On October 9, the Boston Red Sox were eliminated from the 2016 MLB playoffs after falling 4-3 to the Cleveland Indians in Game 3 of the American League Division Series. After announcing last year that 2016 would be his final MLB season, this marked the final game in David “Big Papi” Ortiz’s illustrious career.
David Ortiz came to the Red Sox in a 2003 trade with the Minnesota Twins. That season, Boston made it all the way to the ALCS before falling to the archrival New York Yankees in seven games. As disappointing as the loss to Cleveland was last week, that was probably the darkest moment of Ortiz’s career. From 2004 onward, the lovable designated hitter enjoyed a marvelous career in the MLB. In 2004, he led the Sox to a World Series title, their first in 86 years. He was solely responsible for the epic comeback in the ALCS against the Yankees that year, smashing walk-off hits in Games 4 and 5 to keep Boston’s hopes alive. In 2006, Ortiz had one of the greatest seasons in franchise history with 54 home runs, 137 RBIs, 1.049 OPS, and 355 total bases. Ortiz put on another championship performance in 2007 as the Red Sox defeated the Colorado Rockies in the World Series that year. His second title in four years after his team had won zero in the prior 86 years was astounding on its own. He continued to destroy American League pitching in the years leading up to 2013. That season Ortiz captured his historic third World Series title, leading the Sox from worst to first and winning World Series MVP in
As a lifetime Red Sox fan, the retirement of Big Papi has impacted me deeply. Flashback to age eight. I am learning about the basics of the Boston Red Sox, my family’s team. I see this jolly, vivacious, home-run-hitting Dominican in a Red Sox uniform and I am naturally inclined to root for him. The championship in 2007 changed everything –I decided that I would invest all my energy and passion into this baseball team and this designated hitter. From then on, I have been a Red Sox diehard even though I am from Los Angeles. Through the years of mediocrity and disappointment (2008 and 2011 being the worst ones), Big Papi was there, consistently hitting 30+ home runs and 100+ RBIs every season. Watching the 2013 championship run as a teenager was unlike anything I’ve ever witnessed as a baseball fan. There is no better feeling in sports than your favorite team delivering on your love for them and winning a championship. I vividly remember Ortiz’s game-tying grand slam in Game 2 of the ALCS – paralyzed by the flu, I laid in my bed cheering harder than my throat could handle for this miraculous baseball event.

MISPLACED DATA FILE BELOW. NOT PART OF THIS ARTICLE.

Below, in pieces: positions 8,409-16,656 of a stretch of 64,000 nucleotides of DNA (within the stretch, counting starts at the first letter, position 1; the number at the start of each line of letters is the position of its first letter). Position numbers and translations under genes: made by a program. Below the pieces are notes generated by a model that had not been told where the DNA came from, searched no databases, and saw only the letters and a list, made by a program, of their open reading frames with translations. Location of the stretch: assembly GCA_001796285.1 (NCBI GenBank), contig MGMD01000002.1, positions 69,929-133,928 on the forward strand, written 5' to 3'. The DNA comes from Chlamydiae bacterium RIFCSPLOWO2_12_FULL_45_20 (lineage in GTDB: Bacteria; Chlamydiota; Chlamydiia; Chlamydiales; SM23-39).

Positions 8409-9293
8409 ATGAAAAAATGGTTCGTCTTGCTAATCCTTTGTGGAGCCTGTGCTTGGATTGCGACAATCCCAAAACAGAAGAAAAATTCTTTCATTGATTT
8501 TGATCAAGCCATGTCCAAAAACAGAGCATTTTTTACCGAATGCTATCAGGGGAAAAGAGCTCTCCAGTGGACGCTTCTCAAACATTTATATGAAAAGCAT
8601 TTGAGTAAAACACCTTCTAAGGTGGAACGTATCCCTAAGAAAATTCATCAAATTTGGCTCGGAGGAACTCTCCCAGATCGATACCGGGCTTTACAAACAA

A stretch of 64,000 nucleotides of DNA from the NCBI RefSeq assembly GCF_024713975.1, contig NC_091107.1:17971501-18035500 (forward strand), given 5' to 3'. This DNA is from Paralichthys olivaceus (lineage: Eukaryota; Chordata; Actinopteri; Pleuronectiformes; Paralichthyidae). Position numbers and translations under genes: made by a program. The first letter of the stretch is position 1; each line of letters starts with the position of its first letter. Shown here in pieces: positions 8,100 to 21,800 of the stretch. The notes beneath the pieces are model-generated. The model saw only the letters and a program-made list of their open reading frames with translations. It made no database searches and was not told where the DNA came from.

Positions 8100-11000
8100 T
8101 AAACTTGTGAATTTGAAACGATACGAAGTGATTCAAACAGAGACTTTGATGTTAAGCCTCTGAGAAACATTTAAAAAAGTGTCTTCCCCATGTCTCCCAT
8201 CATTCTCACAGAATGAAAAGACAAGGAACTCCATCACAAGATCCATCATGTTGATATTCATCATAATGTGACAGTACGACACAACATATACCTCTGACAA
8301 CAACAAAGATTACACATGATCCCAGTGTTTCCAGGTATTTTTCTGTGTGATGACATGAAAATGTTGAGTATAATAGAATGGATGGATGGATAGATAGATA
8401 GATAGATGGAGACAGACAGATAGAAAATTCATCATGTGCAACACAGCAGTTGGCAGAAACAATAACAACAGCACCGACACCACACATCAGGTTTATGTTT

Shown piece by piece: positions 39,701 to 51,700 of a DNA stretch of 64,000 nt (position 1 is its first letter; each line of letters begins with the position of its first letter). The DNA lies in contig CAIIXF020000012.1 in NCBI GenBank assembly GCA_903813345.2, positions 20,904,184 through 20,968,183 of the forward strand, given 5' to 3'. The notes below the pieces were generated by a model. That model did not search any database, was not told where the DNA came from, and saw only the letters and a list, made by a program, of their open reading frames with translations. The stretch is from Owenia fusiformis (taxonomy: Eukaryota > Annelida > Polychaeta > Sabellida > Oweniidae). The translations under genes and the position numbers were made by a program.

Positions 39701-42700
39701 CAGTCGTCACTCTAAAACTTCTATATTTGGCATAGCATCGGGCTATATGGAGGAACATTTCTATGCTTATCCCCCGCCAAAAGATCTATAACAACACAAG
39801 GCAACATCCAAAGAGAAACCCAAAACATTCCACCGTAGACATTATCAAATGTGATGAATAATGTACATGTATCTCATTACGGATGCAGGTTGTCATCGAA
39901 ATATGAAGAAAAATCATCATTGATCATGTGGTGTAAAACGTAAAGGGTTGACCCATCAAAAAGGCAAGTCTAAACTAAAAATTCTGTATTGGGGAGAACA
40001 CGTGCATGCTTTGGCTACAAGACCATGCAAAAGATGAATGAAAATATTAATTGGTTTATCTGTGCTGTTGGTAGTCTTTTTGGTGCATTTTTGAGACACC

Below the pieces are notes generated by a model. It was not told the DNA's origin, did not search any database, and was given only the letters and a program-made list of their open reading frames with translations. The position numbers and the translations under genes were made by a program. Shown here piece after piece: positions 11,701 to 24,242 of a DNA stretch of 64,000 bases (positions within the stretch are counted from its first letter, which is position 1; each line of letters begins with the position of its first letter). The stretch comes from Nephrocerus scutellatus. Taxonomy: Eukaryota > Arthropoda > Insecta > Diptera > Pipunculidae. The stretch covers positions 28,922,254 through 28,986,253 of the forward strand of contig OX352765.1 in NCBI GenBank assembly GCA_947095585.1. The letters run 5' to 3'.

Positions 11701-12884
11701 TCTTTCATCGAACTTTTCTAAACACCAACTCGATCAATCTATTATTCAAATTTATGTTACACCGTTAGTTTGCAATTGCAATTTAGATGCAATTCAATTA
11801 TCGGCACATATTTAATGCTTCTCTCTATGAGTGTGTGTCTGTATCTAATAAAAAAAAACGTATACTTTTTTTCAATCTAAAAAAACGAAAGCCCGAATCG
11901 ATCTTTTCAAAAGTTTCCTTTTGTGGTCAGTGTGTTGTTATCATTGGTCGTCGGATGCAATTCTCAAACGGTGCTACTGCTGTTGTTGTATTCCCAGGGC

No brighter was Big Papi’s supernatural aura than in October 2004 and April 2013. We know about the former – when he broke the 86 year curse and ignited the jubilation of Boston. However, Big Papi’s importance to the city of Boston was equaled if not bested by his actions in April 2013. On April 15, 2013, two pressure cooker bombs went off at the Boston Marathon, killing three and injuring over 260. The Boston Bombing was the worst terrorist attack on American soil since 9/11. In the wake of the attacks, Bostonians needed someone or something to believe in. Enter David Ortiz. Before the first home game after the attacks, Ortiz invigorated the Fenway crowd with this iconic line: “Nobody is going to dictate our freedom. Stay strong.” With help from Ortiz’s leadership, the city of Boston was able to recover from the attacks, and, of course, later that year, the Red Sox won the World Series for their Boston Strong fans.
David Ortiz will likely go down as the greatest designated hitter of all time. Positive testing or not (he was involved in a 2003 publication of players who were under PED investigation), he is still one of the most important players in MLB history and my personal favorite player of all time. Thank you, Big Papi for everything.